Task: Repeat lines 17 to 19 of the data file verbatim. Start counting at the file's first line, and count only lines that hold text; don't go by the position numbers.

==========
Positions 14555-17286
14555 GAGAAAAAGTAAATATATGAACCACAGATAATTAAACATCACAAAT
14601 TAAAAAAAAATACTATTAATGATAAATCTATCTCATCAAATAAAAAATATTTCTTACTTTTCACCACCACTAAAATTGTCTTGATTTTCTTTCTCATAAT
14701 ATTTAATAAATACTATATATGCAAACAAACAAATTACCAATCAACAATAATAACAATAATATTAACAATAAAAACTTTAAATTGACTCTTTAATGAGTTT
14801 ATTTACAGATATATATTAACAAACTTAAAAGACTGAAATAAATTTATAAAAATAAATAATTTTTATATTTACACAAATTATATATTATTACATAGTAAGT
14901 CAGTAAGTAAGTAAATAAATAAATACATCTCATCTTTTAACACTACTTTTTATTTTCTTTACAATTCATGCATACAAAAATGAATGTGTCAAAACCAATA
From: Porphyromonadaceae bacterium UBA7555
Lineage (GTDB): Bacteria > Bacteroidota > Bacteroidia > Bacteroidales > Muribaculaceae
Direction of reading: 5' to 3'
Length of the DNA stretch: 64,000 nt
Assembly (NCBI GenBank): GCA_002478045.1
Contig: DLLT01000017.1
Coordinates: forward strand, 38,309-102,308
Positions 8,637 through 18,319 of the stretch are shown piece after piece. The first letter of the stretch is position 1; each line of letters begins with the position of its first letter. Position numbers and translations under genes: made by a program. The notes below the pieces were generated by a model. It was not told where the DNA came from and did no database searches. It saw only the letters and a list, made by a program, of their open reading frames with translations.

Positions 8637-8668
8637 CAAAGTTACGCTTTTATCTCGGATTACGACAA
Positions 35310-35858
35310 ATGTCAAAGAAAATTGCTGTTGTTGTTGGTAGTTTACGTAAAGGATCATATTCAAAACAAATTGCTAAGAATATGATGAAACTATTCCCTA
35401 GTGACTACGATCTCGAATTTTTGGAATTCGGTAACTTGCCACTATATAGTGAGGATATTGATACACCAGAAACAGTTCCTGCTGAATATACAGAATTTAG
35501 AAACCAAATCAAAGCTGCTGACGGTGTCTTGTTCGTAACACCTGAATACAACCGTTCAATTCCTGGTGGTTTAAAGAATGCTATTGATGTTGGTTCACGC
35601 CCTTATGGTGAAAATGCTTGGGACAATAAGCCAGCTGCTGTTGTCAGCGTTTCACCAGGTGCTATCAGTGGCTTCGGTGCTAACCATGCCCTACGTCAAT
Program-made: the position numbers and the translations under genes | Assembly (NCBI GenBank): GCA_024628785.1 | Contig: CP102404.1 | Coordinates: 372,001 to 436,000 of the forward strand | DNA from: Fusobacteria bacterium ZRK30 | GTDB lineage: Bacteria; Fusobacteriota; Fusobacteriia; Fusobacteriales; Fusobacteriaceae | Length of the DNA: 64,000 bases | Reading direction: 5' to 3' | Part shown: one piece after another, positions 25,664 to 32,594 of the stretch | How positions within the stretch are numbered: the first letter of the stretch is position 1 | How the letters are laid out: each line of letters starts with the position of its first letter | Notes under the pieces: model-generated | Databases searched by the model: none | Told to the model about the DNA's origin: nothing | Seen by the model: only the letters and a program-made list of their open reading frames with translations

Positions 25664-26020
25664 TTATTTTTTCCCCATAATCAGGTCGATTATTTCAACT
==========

Positions 35310-35858
35310 ATGTCAAAGAAAATTGCTGTTGTTGTTGGTAGTTTACGTAAAGGATCATATTCAAAACAAATTGCTAAGAATATGATGAAACTATTCCCTA
35401 GTGACTACGATCTCGAATTTTTGGAATTCGGTAACTTGCCACTATATAGTGAGGATATTGATACACCAGAAACAGTTCCTGCTGAATATACAGAATTTAG